• 13. Loading the MySQL driver import java.sql.Connection; import java.sql.DriverManager; import java.sql.SQLException; // Notice, do not import com.mysql.jdbc.* or you will have problems! public class LoadDriver { public static void main(String[] args) { try { // The newInstance() call is a work around for some // broken Java implementations Class.forName("com.mysql.jdbc.Driver").newInstance(); } catch (Exception ex) { // mostly ClassNotFoundException // handle the error } }
  • 14. Loading the MySQL driver import java.sql.Connection; import java.sql.DriverManager; import java.sql.SQLException; // Notice, do not Note: in recent versions of the Java problems! import com.mysql.jdbc.* or you will have JVM, this step is no longer needed. public class LoadDriver { public static void main(String[] args) { try { The class is looked up in all the libraries (.jar) found in the // The newInstance() call is a work around for some CLASSPATH // broken Java implementations Class.forName("com.mysql.jdbc.Driver").newInstance(); } catch (Exception ex) { // mostly ClassNotFoundException // handle the error } }
  • 15. 2. Define the connection URL  The Driver Manager needs some information to connect to the DBMS  The database type (to call the proper Driver, that we already loaded in the first step)  The server address  Authentication information (user/pass)  Database / schema to connect to  All these parameters are encoded into a string  The exact format depends on the Driver vendor
  • 16. MySQL Connection URL format  jdbc:mysql://[host:port],[host:port].../ [database][?propertyName1] [=propertyValue1][&propertyName2] [=propertyValue2]...  jdbc:mysql://  host:port(localhost)  /database  ?user=username  &password=ppppppp
  • 17. 3. Establish the connection  Use DriverManager.getConnection  Uses the appropriate driver according to the connection URL  Returns a Connection object  Connection connection = DriverManager.getConnection(URLString)  Contacts DBMS, validates user and selects the database  On the Connection object subsequent commands will execute queries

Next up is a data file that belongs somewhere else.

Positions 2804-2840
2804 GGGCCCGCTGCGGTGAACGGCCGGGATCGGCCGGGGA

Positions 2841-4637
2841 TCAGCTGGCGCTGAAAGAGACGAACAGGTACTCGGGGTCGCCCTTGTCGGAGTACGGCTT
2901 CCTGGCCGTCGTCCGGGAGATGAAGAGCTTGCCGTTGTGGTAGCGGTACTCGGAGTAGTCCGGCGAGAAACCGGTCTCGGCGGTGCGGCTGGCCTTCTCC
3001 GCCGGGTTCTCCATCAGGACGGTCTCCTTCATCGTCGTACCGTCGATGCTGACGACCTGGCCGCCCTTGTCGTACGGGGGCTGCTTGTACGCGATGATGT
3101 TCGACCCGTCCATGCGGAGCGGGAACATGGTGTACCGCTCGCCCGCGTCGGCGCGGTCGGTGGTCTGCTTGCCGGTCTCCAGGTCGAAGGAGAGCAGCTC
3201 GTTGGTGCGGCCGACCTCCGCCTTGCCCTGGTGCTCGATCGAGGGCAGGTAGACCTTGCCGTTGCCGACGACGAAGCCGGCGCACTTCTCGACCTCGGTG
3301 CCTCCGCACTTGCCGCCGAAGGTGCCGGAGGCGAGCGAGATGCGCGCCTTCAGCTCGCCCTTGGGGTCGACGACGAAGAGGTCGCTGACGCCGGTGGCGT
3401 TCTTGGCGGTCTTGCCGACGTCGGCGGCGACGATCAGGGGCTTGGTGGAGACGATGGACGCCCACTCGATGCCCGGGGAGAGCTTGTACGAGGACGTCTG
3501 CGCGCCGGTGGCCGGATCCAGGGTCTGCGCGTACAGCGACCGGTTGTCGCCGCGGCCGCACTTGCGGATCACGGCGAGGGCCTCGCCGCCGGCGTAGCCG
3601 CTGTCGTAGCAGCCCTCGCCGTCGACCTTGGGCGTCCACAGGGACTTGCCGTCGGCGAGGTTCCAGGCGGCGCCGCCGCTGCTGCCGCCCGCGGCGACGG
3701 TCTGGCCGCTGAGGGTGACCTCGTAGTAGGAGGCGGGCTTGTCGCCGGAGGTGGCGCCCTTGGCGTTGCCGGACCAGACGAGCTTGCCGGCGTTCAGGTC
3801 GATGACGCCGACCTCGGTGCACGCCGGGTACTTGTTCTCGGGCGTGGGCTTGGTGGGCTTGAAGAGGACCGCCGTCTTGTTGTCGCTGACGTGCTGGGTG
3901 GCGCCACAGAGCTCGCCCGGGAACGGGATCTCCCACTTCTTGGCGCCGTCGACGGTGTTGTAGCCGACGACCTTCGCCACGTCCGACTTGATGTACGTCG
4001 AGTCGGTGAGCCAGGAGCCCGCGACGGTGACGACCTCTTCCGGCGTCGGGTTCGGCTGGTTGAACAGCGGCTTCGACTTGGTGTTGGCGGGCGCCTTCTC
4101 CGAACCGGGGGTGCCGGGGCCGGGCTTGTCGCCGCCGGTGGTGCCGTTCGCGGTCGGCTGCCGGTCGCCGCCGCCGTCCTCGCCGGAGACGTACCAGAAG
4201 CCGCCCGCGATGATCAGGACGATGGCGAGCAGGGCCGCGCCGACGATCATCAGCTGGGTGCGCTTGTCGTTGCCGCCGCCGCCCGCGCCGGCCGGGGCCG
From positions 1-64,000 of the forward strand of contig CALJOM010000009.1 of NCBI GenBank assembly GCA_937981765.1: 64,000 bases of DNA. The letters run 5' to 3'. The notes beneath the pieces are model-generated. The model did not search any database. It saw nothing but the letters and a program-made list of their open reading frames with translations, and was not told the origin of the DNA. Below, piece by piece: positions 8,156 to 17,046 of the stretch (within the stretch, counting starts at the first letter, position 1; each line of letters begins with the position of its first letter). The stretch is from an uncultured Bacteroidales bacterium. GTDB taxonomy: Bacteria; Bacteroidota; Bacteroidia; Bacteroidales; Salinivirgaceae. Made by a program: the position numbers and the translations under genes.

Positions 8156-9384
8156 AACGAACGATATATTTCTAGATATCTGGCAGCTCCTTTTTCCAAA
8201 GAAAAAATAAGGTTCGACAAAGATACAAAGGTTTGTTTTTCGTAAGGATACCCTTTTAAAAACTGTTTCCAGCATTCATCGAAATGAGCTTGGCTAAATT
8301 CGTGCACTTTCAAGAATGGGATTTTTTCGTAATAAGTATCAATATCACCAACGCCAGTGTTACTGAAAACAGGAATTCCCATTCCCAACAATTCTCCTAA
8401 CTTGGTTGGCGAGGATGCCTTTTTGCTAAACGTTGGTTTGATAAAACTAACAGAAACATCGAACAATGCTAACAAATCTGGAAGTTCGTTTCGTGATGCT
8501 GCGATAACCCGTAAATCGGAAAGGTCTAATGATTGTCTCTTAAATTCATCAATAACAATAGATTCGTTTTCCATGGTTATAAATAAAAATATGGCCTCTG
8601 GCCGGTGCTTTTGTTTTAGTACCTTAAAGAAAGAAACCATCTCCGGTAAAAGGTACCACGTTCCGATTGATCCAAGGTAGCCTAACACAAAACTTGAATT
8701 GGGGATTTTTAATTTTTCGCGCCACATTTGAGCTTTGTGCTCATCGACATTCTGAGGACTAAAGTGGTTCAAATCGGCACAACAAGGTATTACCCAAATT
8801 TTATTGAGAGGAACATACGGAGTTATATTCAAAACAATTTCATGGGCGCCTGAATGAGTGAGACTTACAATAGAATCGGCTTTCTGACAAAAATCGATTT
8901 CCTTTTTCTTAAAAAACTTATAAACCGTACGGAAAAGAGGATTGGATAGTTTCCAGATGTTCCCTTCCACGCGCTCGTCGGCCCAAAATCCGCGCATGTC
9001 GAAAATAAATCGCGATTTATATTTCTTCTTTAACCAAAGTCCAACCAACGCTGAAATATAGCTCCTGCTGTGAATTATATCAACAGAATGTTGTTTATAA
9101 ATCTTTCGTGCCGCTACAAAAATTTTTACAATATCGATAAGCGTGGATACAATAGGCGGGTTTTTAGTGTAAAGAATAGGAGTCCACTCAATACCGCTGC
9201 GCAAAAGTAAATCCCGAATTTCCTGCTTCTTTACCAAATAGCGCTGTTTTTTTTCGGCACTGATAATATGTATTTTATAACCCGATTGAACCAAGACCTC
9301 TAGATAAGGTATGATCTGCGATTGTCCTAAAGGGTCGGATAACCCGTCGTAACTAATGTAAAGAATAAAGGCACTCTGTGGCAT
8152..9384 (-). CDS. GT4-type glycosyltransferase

• 18. Example import java.sql.Connection; import java.sql.DriverManager; import java.sql.SQLException; try { Connection conn = DriverManager.getConnection("jdbc:mysql://localhost/test? user=monty&password=greatsqldb"); // Do something with the Connection .... } catch (SQLException ex) { // handle any errors System.out.println("SQLException: " + ex.getMessage()); System.out.println("SQLState: " + ex.getSQLState()); System.out.println("VendorError: " + ex.getErrorCode()); }
  • 19. 4. Create a Statement object  Statement statement = connection.createStatement() ;  Creates a Statement object for sending SQL statements to the database.  SQL statements without parameters are normally executed using Statement objects.  Ifthe same SQL statement is executed many times, it may be more efficient to use a PreparedStatement object.
  • 20. 5. Execute a query  Use the executeQuery method of the Statement class  ResultSet executeQuery(String sql)  sql contains a SELECT statement  Returns a ResultSet object, that will be used to retrieve the query results